Raikkonen to Ferrari, Webber on the edge, Lotus courting Hulkenberg (?) and Di Resta under pressure – it all makes great reading for the sport’s fans, but nothing can quite compare with the headline-grabbing act that is the Singapore Grand Prix.
Not only is it Formula One’s only night race (for now anyway; Bahrain is set to go under floodlights in 2014), but Singapore also sits at a crucial juncture in the calendar. ‘Silly season’ is now well underway with seats still up for grabs at McLaren, Force India, Sauber and Williams to name but a few, and the championship battle has reached a pivotal moment for those seeking to challenge the dominance of Sebastian Vettel and Red Bull.
The reigning World Champion enjoys a comfortable 53 point margin over perennial rival Fernando Alonso, and a near-colossal 81 point difference to 3rd placed Lewis Hamilton. While both Alonso and Hamilton have triumphed at Singapore before, the history books do not make comforting reading with the German recording victory in both the last two encounters at Marina Bay.
This was the race in 2012 that finally decided Hamilton it was time to move to pastures new at Mercedes and it could prove to be just as important in his hunt for the driver’s title with new team Mercedes. Dominant at the high-downforce dependent Hungaroring in July, the F1 W04 has struggled on faster circuits at Spa and Monza but appears to have overcome tyre woes that blighted the early season campaign for the Silver Arrows.
“The chicane [at turn 10] has been removed for this year which I’m pleased about, and the track should suit our car so I hope we can have a good weekend there.” said Nico Rosberg on Thursday.
“There has been a lot of hard work at our factories in Brackley and Brixworth since the summer shutdown and the developments that we have found will be introduced during the upcoming flyaway races.” confirmed Team Principal Ross Brawn.
“Whilst our design and development priorities are naturally increasing towards our 2014 efforts, our aim is to extract the maximum from the car we are racing and regain our second position in the constructors’ championship.”
“…it’s a track I like and where I have usually gone quite well, getting four podiums from five starts, so again this year, I’m tackling the weekend in a positive frame of mind, with great confidence that I can do well again.” claimed Alonso.
Ferrari experienced a relative upswing in form at Monza after lacklustre outings in Germany and Hungary, but the Spaniard was still unable to catch runaway winner Vettel – Massa was rewarded for his 4th place effort by being fired for 2014, and the Brazilian has ruffled feathers in Maranello by claiming he is now ‘racing for himself’ and will not be looking to assist Alonso’s meagre title hopes.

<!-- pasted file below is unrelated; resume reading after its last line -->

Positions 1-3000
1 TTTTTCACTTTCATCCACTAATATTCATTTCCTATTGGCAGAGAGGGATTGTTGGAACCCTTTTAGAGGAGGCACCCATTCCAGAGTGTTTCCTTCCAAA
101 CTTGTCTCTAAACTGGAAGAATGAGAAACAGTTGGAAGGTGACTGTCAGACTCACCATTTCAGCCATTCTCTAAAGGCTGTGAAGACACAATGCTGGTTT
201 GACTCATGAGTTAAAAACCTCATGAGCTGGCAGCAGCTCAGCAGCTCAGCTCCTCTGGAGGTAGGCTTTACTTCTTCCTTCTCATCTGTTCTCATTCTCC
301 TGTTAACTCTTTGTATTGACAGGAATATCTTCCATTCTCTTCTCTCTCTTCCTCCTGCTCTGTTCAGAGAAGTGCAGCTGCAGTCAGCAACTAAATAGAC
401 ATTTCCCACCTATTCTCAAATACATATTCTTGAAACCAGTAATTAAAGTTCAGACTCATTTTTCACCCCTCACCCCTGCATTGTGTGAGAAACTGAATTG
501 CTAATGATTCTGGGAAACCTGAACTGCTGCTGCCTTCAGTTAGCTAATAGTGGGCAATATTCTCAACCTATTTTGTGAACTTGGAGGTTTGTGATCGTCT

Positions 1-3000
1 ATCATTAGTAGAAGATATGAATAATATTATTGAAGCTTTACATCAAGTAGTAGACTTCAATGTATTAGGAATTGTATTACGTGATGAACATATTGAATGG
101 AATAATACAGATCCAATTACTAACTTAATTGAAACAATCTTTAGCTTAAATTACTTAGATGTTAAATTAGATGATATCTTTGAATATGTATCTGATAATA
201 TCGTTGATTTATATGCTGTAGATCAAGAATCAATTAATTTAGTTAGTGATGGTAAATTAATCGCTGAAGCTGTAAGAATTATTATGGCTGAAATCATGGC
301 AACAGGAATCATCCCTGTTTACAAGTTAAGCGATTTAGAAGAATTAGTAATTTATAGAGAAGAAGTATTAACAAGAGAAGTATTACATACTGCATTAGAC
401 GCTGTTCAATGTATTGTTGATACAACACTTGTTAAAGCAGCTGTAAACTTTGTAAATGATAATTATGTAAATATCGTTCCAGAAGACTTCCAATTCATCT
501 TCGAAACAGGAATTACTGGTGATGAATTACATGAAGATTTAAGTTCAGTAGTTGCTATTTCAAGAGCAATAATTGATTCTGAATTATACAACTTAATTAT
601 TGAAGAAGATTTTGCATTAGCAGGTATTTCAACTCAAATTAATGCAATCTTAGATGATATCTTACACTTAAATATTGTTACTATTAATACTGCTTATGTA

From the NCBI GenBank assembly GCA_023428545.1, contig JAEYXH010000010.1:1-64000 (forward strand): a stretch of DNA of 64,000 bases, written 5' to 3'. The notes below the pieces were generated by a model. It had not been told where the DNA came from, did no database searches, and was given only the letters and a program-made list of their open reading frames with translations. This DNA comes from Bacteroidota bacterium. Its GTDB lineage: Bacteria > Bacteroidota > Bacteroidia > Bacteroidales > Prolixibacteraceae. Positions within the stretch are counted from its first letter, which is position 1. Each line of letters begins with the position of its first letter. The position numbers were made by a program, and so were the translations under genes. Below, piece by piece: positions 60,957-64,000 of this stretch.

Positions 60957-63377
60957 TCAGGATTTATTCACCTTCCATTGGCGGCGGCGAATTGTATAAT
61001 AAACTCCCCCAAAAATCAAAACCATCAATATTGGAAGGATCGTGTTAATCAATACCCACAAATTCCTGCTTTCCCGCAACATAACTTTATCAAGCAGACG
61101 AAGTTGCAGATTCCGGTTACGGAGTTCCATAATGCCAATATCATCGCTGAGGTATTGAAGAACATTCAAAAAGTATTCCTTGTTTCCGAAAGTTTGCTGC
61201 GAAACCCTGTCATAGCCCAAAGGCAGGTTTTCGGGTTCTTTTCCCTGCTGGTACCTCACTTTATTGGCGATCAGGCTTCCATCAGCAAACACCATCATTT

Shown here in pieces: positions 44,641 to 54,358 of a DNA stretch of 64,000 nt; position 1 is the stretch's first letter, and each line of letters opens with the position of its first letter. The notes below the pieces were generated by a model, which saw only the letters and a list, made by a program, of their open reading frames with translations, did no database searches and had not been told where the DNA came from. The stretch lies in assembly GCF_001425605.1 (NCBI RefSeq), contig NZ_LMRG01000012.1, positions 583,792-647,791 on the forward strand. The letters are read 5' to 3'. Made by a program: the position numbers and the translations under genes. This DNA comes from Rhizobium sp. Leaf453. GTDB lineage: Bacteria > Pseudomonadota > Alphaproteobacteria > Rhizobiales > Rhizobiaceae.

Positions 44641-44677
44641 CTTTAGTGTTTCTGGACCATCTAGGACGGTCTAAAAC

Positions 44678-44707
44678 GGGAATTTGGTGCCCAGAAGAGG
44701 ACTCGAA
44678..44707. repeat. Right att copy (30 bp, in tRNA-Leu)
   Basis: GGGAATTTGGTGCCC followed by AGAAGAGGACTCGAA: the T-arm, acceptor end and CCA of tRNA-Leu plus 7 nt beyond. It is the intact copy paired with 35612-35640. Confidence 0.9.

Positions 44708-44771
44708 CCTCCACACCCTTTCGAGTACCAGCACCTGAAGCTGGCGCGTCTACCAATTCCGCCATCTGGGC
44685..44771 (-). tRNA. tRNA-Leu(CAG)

Red Bull seemingly don’t need updates to stay ahead of the pack – but don’t be fooled. Singapore has signalled the start of a period of sustained success for the Anglo-Austrian team in both 2011 and 2012, with Vettel embarking on a run of 4 straight victories that carried him to the championship. With 2013 resembling the whitewash of 2011 rather more than the edge-of-the-seat nature of Vettel’s 2012 campaign, it would be difficult to imagine anybody breaking the triple-World Champion’s stranglehold on the Asian ‘flyaway’s’.
It’s especially hard to envision when you consider McLaren, arguably Red Bull’s most consistent rival of the last few years, is struggling merely to score points in 2013. Despite getting both cars into the top ten in Italy, Jenson Button is not anticipating great things in Singapore thanks to the circuit’s resemblance of Melbourne’s Albert Park, where McLaren struggled at the start of the year. Force India supremo Vijay Mallya still believes his British-based outfit has a realistic chance of re-passing McLaren for 5th place in the constructor’s championship, such is the level of underperformance at Woking presently.
“They [McLaren] only scored one point in Monza, so they are definitely catchable.” claimed the Indian.
“We need to perform better ourselves, that’s very clear. We’re working hard to find more performance, but at the same time we’ve made it quite clear that we will not compromise next year’s programme. It’s always a balancing act, but we know what we need to do.”